The Vickers report
Chambers-Jones, C. (2011) The Vickers report. Business Law Review, 32 (11). pp. 280-292. ISSN 0021-9460 Available from: http://eprints.uwe.ac.uk/16681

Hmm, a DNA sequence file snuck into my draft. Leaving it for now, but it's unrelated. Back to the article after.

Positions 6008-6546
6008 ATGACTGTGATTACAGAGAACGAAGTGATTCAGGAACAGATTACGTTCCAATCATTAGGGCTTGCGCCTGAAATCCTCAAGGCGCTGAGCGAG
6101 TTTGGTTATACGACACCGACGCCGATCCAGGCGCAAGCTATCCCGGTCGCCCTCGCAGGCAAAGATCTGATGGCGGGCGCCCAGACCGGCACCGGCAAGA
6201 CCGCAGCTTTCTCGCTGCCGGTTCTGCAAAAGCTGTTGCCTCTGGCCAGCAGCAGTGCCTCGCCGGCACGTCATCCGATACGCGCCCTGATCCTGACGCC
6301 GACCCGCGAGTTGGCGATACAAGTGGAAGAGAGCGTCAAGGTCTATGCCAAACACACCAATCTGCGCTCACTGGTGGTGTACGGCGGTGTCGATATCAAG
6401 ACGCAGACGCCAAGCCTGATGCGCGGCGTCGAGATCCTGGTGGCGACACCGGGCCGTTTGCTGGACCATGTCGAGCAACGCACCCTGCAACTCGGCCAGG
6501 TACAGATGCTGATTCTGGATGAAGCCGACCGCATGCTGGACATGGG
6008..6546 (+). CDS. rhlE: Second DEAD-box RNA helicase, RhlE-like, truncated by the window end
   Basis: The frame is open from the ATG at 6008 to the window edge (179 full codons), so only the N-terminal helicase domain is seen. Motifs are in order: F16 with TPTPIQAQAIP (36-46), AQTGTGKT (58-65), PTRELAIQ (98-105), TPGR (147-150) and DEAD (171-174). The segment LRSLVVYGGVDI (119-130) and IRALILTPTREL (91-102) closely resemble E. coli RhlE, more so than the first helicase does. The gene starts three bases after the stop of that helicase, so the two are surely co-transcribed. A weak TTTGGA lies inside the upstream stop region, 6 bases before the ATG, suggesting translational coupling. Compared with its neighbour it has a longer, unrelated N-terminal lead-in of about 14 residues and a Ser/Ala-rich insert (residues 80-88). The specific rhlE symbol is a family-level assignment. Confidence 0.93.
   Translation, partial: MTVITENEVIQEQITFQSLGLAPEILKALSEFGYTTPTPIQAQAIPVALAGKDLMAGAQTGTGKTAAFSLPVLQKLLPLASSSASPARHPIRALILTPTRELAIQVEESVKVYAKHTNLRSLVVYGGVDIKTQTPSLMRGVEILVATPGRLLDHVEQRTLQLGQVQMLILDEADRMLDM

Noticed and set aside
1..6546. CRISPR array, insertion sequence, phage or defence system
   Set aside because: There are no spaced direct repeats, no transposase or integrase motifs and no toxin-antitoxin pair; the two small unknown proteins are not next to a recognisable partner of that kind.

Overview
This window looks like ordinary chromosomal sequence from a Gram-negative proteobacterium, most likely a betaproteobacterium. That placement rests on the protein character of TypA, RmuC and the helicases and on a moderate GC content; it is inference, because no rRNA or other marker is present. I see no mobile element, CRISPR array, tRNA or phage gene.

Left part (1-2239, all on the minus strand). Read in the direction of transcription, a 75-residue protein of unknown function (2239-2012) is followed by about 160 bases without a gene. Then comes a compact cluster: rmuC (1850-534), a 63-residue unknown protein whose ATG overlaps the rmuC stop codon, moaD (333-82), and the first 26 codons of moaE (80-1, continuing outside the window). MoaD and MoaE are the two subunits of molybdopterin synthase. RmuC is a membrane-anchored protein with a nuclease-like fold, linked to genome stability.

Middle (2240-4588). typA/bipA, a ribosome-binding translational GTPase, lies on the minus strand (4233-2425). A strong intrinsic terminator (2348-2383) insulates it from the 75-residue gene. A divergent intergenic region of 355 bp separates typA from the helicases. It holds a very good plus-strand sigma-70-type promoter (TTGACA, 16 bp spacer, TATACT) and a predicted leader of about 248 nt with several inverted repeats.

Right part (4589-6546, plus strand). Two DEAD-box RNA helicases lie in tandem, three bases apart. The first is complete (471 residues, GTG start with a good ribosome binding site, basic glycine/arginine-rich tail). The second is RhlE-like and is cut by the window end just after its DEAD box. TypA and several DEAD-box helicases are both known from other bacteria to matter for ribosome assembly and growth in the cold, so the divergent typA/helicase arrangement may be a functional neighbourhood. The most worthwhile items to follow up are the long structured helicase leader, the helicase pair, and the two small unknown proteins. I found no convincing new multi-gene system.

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The banking crisis (2007-8) in the UK has led to plethora of banking regulations and reforms. For example we have had the Run on the Rock report into Northern Rock, the Banking Act 2008, then Banking Act 2009. Following on from these legislative reforms, the Turner Report 2008 and the Walker Report 2009 all outlined culprits that were said to have caused in some way or played a part in causing the financial crisis. With the change of Government in 2010 regulatory reform for the banking industry was and still is high on the political agenda. The New Financial Services Act 2010 showed that the new government would not stop until financial stability and economic reform has taken place. Under the new political Conservative government the UK has sent the transfer of power back to the Bank of England from the Financial Services Authority. A change in legislative direction from the Bank of England Act 1998, s21. It is of no surprise then that more reform is in the offering. The Government set up an Independent Banking Commission (IBC) headed by Sir John Vickers which would review the whole of the financial service sector and provide legislative and regulatory reform proposals. The report out on the 12 September 2011 is hailed as being “the most radical reform of British Banks in a generation”. In the middle of 2010 the new Conservative Government tackled banking reform head on. They appointed Sir John Vickers as an independent head to chair a review of the banking industry in the UK and to proffer sensible and robust reform proposals
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